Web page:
“I’ve wasted the last ten years of my life drinking cappuccinos”, is by far the most fascinating, and entertaining, reason given for attendance. I let out a cautious laughter. We’re sitting at the back room of a south west London community centre on a mid-week September evening. The creaky mismatched furniture and the strange acoustics of the room enhance that universally awkward, self-conscious mood of any first adult learning session. There’s a choir practice on stage next door. They’re actually pretty good. I’m sitting on one of the uncomfortable chairs of a Creative Writing course for adults. I’m wondering how I ended up amongst this group of 12 strangers.
In reality, I know exactly why I am here. Because of a dormant, long-standing desire to do sculpting. Some friends of mine got me playing with modelling clay the other week. Sure, champagne was involved, too. But modelling that green lump of children’s clay through my hands prompts me to browse the Visual Arts and Crafts courses at my local community learning centre. Hmmmm. The offering consists of Creative Embroidery and Feltmaking. Definitely not my cups of tea. Although lacking in the three-dimensional element, I decide to sign up for the Creative Writing course. On a whim. I don’t share this with the group. Besides the cappuccino lady, they seem serious in their writing endeavours.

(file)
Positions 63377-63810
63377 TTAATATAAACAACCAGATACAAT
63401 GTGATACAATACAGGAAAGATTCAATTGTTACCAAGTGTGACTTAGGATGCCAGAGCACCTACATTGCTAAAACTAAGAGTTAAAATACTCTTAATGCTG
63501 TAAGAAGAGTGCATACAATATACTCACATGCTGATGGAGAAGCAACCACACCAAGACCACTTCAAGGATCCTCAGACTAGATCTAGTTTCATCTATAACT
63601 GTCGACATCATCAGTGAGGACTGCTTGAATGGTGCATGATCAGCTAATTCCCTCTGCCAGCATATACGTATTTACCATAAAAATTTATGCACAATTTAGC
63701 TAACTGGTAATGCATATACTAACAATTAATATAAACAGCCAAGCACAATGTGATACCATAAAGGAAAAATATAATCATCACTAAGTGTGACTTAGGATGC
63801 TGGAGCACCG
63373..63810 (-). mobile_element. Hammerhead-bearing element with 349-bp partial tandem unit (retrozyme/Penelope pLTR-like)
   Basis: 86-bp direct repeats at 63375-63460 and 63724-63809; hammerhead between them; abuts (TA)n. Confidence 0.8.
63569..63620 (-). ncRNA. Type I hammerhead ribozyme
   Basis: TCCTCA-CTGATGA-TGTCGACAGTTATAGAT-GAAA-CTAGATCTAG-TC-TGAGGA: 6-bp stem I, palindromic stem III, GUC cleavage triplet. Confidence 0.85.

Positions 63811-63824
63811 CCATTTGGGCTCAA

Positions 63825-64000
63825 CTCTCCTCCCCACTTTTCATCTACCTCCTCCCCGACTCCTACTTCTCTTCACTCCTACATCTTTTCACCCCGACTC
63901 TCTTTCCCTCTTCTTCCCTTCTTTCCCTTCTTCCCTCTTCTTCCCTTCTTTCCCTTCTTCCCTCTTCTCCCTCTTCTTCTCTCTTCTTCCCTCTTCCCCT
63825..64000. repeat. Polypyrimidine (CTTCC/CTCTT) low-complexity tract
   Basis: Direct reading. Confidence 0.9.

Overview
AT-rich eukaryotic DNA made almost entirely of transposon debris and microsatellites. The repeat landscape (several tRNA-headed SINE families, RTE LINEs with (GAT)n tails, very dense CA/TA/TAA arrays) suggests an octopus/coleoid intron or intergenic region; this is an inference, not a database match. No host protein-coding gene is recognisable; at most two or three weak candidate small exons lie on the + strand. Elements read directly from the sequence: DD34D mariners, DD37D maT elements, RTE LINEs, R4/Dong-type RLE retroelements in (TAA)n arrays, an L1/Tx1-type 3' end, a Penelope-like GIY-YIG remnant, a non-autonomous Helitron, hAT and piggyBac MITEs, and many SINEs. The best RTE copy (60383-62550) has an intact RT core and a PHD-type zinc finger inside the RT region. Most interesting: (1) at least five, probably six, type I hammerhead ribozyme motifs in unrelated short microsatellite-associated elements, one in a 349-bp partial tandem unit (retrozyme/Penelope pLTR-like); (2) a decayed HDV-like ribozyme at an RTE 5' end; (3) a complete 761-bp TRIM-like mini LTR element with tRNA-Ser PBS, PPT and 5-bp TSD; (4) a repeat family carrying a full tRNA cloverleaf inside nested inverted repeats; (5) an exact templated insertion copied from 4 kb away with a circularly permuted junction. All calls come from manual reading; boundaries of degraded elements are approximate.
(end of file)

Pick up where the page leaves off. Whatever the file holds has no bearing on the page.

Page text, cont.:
As the night progresses, I grow more enthusiastic. The tutor explains the course to introduce us to building blocks of bringing stories to life and capturing a reader’s attention. Each of the six sessions will cover one building block in more detail. We talk about perspective, characters, dialogue and settings. Our home assignment is to make a story of the random newspaper headlines he gives us. He also asks us to bring in the opening page of our favourite book. We have to note down what we like about it, what it tells us to expect about the book and what questions we may have after reading the book. It’s not quite sculpting, but close enough for now.
At break, I watch the cappuccino lady. She doesn’t drink the tea and coffee offered. She seems determined not to waste another day.